My mission as a writer is to educate, entertain and inspire–children, their teachers and parents, other writers, and readers of all genres. As a children’s writer I try to “Make Learning Fun” by helping busy teachers address curriculum accountability standards, and encouraging other writers to do the same. You can connect with Carol at her blog, Carol Peterson, Author Carol is a member of the Ruby Book Review Team. Writer-speaker, Kathryn Ross is Pageant Wagon Publishing—igniting God’s Word and biblical principles as a vibrant light of literacy and learning in the life of your Christian family. Inspired by the stillness of birdsong, silent reflection, antiques, and teatime, she filters her love of history, classic literature, and the arts through God’s Word, to inform her words. Her passion to equip women and families in developing a Family Literacy Lifestyle produces readers and thinkers who can engage the world from a biblical worldview. In addition, she mentors authors as a book shepherd, assisting them in the development, editing, design, and production of the book God has called them to write. Miss Kathy blogs and podcasts at www.thewritersreverie.com and www.pageantwagonpublishing.com.
Frances Gregory Pasch’s devotions and poems have been published in devotional booklets, magazines, and Sunday school papers since 1985. Her writing has also appeared in several dozen compilations. Her book, Double Vision: Seeing God in Everyday Life Through Devotions and Poetry is available on Amazon. Frances has been leading a women’s Christian writers group since 1991. You can contact her at www.francesgregorypasch.com.
Norma C. Mezoe began writing after a crisis in her life. She has been a published writer for thirty years. Her writing has appeared in books, devotionals, take-home papers and magazines. She lives in the tiny town of Sandborn, Indiana where she is active in her church as clerk, teacher and bulletin maker. Contact at: firstname.lastname@example.org
Lisa Radcliff is a writer, speaker, women's Bible study teacher, and a 35-year volunteer youth worker, residing in Pennsburg, PA. She is a wife, mom, and mom-mom who loves God's Word but also loves football, chocolate, shoes, and Maine. Her hobbies include quilting, shopping, cooking, and raising Seeing Eye puppies. You can reach her at www.lisajradcliff.com.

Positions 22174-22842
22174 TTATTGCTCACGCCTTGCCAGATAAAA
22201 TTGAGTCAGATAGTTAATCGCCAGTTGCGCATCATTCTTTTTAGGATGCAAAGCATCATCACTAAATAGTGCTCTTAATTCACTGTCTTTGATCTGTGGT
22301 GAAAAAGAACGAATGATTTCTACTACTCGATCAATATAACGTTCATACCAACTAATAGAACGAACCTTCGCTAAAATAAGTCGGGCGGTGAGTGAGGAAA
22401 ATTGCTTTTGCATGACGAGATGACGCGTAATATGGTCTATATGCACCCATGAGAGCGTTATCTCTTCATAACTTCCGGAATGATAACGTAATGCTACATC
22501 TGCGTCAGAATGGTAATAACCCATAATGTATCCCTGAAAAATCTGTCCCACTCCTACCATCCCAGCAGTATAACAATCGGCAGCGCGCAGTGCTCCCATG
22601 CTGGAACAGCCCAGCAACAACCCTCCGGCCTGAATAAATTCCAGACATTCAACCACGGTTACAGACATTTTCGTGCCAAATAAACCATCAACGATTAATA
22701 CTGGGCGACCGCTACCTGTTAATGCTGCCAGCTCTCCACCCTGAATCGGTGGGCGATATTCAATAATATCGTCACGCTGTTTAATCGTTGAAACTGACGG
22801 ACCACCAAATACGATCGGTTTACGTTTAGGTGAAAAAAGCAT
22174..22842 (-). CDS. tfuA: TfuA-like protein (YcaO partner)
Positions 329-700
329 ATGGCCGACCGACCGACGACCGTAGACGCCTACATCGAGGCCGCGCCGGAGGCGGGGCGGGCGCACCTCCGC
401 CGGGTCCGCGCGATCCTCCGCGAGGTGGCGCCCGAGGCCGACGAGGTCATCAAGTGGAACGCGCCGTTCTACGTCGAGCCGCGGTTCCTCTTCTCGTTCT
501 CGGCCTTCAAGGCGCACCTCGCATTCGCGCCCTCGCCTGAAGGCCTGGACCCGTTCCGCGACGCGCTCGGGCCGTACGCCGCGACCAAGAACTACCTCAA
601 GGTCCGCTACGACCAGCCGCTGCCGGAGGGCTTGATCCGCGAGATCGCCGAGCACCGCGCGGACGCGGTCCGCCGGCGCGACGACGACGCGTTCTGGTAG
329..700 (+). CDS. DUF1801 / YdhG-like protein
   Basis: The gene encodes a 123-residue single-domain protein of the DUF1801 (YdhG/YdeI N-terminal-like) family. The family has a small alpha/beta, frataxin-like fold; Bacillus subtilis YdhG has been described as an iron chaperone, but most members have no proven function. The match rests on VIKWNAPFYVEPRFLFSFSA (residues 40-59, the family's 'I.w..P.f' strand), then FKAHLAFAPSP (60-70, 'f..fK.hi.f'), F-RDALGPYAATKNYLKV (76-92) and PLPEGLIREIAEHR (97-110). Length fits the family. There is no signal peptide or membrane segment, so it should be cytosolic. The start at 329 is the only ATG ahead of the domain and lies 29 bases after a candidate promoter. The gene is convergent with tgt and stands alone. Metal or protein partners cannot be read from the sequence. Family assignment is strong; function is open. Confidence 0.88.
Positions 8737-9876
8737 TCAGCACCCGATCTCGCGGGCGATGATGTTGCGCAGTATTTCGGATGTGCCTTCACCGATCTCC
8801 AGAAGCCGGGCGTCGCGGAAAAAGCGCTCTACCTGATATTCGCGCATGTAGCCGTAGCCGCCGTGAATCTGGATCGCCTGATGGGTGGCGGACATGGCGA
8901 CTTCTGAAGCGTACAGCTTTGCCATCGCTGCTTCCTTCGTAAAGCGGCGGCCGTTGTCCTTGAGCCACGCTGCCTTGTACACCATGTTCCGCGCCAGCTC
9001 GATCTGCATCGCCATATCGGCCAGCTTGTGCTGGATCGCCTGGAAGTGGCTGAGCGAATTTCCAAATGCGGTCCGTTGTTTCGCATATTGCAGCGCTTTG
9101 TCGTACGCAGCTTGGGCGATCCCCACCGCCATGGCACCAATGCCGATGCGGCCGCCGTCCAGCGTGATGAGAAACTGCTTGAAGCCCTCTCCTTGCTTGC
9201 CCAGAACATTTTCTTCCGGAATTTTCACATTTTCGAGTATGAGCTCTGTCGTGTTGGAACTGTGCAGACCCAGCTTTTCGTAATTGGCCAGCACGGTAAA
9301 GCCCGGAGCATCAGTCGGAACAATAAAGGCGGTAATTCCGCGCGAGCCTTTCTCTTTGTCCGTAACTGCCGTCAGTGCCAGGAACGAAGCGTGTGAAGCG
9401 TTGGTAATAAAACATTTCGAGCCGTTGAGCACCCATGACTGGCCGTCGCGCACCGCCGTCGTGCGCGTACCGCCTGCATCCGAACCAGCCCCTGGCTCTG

Nancy Frantel lives in Virginia, and is a published author of three history books, public speaker and researcher. Prior to becoming a writer she worked in corporate management. A “life interruption” injury in 2010 limited her ability to work as a writer. In 2017, she attended several Christian writing conferences, and felt led to start over in a different genre. Her goal is to write inspirational and encouraging stories based on her experiences, lessons learned by trusting God, and individuals He provides along the way.
Miriam Jacob is a reviewer at Oxford Academic, Oxford University Press; a blog reviewer at Revell Reads, Baker Publishing Group; member of the Bible Gateway Blogger Grid, Christian Authors Network and Ruby Book Review Team; Google Scholar and Researcher at Academia.edu; ebook author and poet; top reviewer at NetGalley, Christian Book Distributors, Barnes and Noble, Google Books and Goodreads. Miriam is a reviewer at Tyndale House Publishers; Moody Press; Barbour Books; Harvest House; New Hope Publishers; Penguin; HarperCollins Christian; Abingdon Press; WaterBrook & Multnomah; and Discovery House. Miriam's articles and poems are published at Blogger, Faithwriters, PoemHunter, ProBoards, Weebly and WordPress. Her writings are published on her two blogs at www.miriamjacob.wordpress.com & www.authorsforchrist.blogspot.com
Gloria Doty is a published Christian author, writer and speaker. She has published a non-fiction book, a devotion book, a series of fiction romance books and several children's picture books. Gloria has 5 adult children and 13 grandchildren. She has recently remarried and she and her husband reside in Fort Wayne, IN.
Michele Morin is a teacher, blogger, reader, and gardener who finds joy in sitting at a table surrounded by women with open Bibles. She has been married to an unreasonably patient husband for nearly 27 years, and their four children are growing up at an alarming rate. She blogs at Living Our Days because “the way we live our days will be, after all, the way we live our lives.”
Jehn Kubiak is a Biola University journalism graduate and current pastoral care and counseling major at the Talbot School of Theology. She is a San Diego native who enjoys distance swimming, coffee, dogs, and painting. She loves researching and writing about people, sports, activities, and more.
Joan Leotta has been playing with words since childhood. She is a poet, essayist, journalist, playwright, and author of several books both fiction and non-fiction for children and adults. She is also a performer and gives one-woman shows on historic figures and spoken word folklore shows as well as teaching writing and storytelling. Joan lives in Calabash, NC where she walks the beach with husband, Joe. www.joanleotta.wordpress.com and https://www.facebook.com/pages/Joan-Leotta-Authorand-Story-Performer/188479350973
Nells Wasilewski lives in a small southern town, seventy miles southeast of Nashville, Tennessee. After retiring, she began pursuing her lifelong dream of writing. Her writing has been greatly influenced by her faith in Jesus Christ, personal, experience and nature. She has been writing poems, prose and stories all her life. Nells has recently started writing devotionals. Her work has appeared in Haiku Journal, Barefoot Review, Three Line Poetry, Poetry Quarterly, 50 Haikus, Dual Coast Magazine, High Coupe Journal, Ancient Paths, Tanka Journal, Hedgerow and Penned from the Heart https://nellswasilewski.blogspot.com